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Boy’s death while biking to school prompts closer look at so-called '2-mile rule'

The death of 9-year-old Roman Miller has led to strong calls for change for students who walk or bike to school.

SARASOTA, Fla. — County commissioners voted Tuesday to direct municipal, law enforcement and school staff to work together on how to create safer routes to school following the death of  9-year-old Roman Miller.

Miller was killed after being hit by a pickup truck as he and his sister rode their bikes to nearby Brentwood Elementary on Monday morning. The two were in a crosswalk at the intersection of Nodosa Drive and Webber Street, where investigators say the driver stopped to let Miller’s sister pass but claimed to have never seen Miller.

RELATED: 9-year-old boy riding bike to school dies after being hit by truck in Sarasota County

As a memorial at the intersection where Miller was killed grows, so do questions about the state’s so-called "two-mile rule." Under Florida law, the rule lets schools off the hook for bus service for students—like Roman—who live within two miles of their school.

It’s a rule the family’s longtime friend-turned spokesperson Joshua Morrison calls ridiculous.

On Tuesday, County Commissioner Christian Ziegler acknowledged his own concerns with the two-mile rule but Morrison questions why similar concerns raised in the past have gone unanswered until now.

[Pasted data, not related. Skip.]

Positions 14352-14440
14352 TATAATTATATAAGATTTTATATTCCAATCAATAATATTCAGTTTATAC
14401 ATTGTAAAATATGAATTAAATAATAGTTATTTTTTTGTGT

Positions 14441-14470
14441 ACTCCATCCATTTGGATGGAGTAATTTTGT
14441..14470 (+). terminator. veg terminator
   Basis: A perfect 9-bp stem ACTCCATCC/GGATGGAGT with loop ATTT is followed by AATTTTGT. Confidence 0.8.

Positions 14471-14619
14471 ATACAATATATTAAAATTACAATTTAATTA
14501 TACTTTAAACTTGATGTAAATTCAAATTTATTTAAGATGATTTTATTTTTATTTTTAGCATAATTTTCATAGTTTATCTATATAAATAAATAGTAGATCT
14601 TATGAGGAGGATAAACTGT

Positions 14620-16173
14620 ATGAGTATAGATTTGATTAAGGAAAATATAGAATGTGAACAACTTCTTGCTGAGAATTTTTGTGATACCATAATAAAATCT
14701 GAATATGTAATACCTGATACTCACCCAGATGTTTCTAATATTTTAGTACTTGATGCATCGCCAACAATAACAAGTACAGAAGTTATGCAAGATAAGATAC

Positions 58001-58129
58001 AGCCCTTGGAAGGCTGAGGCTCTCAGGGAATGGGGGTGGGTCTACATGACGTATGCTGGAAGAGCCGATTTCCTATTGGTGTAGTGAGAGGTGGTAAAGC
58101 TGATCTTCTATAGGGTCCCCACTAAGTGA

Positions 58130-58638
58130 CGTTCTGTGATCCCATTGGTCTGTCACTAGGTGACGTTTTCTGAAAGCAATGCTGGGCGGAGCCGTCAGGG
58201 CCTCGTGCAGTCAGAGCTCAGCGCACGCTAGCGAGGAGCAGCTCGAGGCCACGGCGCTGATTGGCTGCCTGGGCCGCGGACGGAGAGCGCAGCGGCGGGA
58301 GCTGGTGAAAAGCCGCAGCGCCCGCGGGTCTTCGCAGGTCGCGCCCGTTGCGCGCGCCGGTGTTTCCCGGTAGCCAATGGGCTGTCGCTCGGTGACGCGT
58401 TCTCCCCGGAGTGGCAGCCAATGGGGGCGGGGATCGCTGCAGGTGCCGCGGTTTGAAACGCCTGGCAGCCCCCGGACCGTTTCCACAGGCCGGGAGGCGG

“There's been countless people who've tried talking to the commission and school board over the past couple years,” Morrison said. “It's a shame that something like this has to happen for them to quickly do something."

Ziegler told commissioners staff should look into what can be done to improve safety beyond just speed bumps or more crossing guards. He suggested creating designated "safe routes" for students who walk or ride their bikes to school.

"Where if we have main corridors taken care of and maybe we extend crossing guards a little bit father and we make it clear that if you get from your house to one of these corridors you get a safe route to school,” he said.

“Getting kids to school safely, I can’t think of anything that’s more important for this commission.”

It’s a welcome step, Morrison says, but one that comes too late for the Millers.

"Pardon my French but, get off your butt and this could've been avoided,” he said.

No timetable has been set for when these recommendations should be completed.

In the meantime, a vigil for Roman is planned for this 6 p.m. Thursday at Brentwood Elementary for his classmates and the neighborhood.

Florida Highway Patrol says the deadly crash remains under investigation and charges against the driver, 25-year-old Charity Lamb, are still pending.

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